Tuesday, May 21, 2013

Let There be Light

It’s early evening as I write this, and getting a little dim in my office...so just now I leaned forward and with a small movement of my hand turned on the lamp on my desk. Lovely, clear light now floods this part of the room, strong enough to read by several feet away. Electricity—it’s a beautiful thing. Had this been 1813 rather than 2013, I would have had to do a great deal more to achieve this amount of light.

In the early 19th century, light came from fire. Period. That fire might flicker and bounce at the end of a candle—perhaps a tallow candle made from sheep or beef fat, which tended to smoke and sputter, could lend an odor of eau de barnyard to a room, and not give forth very much light. Tallow candles required snuffing—that is, their wicks had to periodically be trimmed as the candles burned in order for the candle to burn properly—with snuffers, which looked like an odd pair of scissors (see image above).

Or it might shine from a more expensive beeswax candle and provide a much steadier, longer-lasting light that didn’t require snuffing and smelled much more pleasant than a sheepy tallow candle.

Candles might sit in holders on a table or desk, singly or in many-branched candelabras. Or they might be in sconces attached to the wall, perhaps with a plate of polished metal or a mirror to reflect and increase the light they gave. Or they might perch in a chandelier (from the French word for candle) and give light from above...but alas, also drip on people and objects below them.

However, candles were expensive and heavily taxed—one pence a pound for tallow candles, 3 ½ pence a pound for beeswax. So for the very poorest, their light might come from rushlights—basically a rush (a marsh plant) dipped in drippings or some other greasy substance—that could be made for free, but didn’t provide much illumination.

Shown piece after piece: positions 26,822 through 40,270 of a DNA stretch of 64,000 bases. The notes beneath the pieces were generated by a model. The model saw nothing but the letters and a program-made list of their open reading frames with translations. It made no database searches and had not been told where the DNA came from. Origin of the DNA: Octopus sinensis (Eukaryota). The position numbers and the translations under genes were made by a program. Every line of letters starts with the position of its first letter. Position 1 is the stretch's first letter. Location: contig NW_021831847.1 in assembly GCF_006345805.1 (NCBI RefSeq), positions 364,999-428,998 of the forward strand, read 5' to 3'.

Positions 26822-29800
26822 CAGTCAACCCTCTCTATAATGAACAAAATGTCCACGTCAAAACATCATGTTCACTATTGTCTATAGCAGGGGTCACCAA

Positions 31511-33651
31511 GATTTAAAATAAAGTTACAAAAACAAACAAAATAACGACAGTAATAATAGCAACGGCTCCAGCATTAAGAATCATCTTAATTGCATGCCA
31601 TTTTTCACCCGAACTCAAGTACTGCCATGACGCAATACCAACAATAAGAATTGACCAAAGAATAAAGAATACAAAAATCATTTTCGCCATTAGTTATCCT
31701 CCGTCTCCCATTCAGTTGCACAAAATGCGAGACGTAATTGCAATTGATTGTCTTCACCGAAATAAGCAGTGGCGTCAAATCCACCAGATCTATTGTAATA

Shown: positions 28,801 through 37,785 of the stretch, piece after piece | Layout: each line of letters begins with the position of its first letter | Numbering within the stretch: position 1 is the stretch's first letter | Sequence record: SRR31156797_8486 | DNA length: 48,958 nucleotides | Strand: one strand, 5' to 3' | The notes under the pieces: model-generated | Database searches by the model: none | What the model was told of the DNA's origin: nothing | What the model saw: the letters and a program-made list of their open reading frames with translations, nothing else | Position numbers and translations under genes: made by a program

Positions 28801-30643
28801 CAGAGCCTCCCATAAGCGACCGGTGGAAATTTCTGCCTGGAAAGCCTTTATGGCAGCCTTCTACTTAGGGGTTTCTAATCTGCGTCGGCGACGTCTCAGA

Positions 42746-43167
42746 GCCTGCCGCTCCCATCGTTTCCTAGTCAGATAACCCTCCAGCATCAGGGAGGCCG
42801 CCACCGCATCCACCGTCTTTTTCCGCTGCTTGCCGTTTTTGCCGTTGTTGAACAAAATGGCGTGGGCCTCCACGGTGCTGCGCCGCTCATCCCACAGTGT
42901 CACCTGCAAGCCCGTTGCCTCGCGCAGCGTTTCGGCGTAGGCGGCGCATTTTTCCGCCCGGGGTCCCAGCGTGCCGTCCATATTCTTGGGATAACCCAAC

Or the fire that was giving you light might come from an oil lamp, in its most basic form consisting of a chamber to hold some type of oil and a wick that served to draw up the oil and burn...but by the 19th century had grown fairly sophisticated, with special holders to lengthen and shorten the wick and so provide more or less light. Plant oils like olive oil and palm oil might be used, but whale oil was probably the most popular oil for lighting—not only in houses, but in businesses, theaters, and on the streets, where lamplighters made their rounds every evening and morning to light and then extinguish streetlamps.

But all this would change in 1807...and even more dramatically in 1812. Stop by in two weeks to learn how!

In the meanwhile, don’t forget that our Young Bluestockings Book Club read of Pride and Prejudice is coming up next week—get your copy out, and have fun spending time with the Bennett sisters and Colin Firth Mr. Darcy!

3 comments:

Mrs Bertin said...

Thank you for this post. It's hard to imagine how people managed without electric lights. You've mentioned theaters using oil. I'm very curious how they did stage lighting in early 19th century? Do you know of any good resources on that?

Marissa Doyle said...

You're welcome, Mrs Bertin! Ackermann did some nice interior views of the major theaters ca. 1808-1812, and lighting appears to have come from a combination of multiple chandeliers (at Covent Garden, they hung from brackets attached to the outsides of the balconies)and lamps with reflectors at the front edge of the stage--footlights, really! Here are a couple of links--Covent Garden: http://www.printsplace.co.uk/PS/Store/Product/New_Covent_Garden_Theatre__1810__from__Ackermann_s_Microcosm_of_London__-97414
Sadlers Wells: http://www.google.com/imgres?hl=en&biw=1014&bih=631&tbm=isch&tbnid=VKw5kwJZvDbSUM:&imgrefurl=http://www.bridgemanart.com/asset/32966/Rowlandson-T.1756-1827-Pugin-A.C.1762-1832/Sadlers-Wells-Theatre-from-Ackermann%27s-&docid=bigiMHo-EFQncM&imgurl=http://images.bridgemanart.com/cgi-bin/bridgemanImage.cgi/400wm.BAL.541630.7055475/32966.jpg&w=400&h=305&ei=VG-bUY-NF8bL0AG5_oBo&zoom=1&iact=rc&dur=140&page=1&tbnh=144&tbnw=177&start=0&ndsp=17&ved=1t:429,r:2,s:0,i:89&tx=114&ty=107

Helena said...

Every time we have a power cut and I try to read by candlelight I'm always amazed anyone got anything done before electricity (or gas). Even grouping several candles doesn't really produce adequate light for reading or writing or anything intricate.

It makes me admire writers (poets as well as authors) who maintained a good output regardless.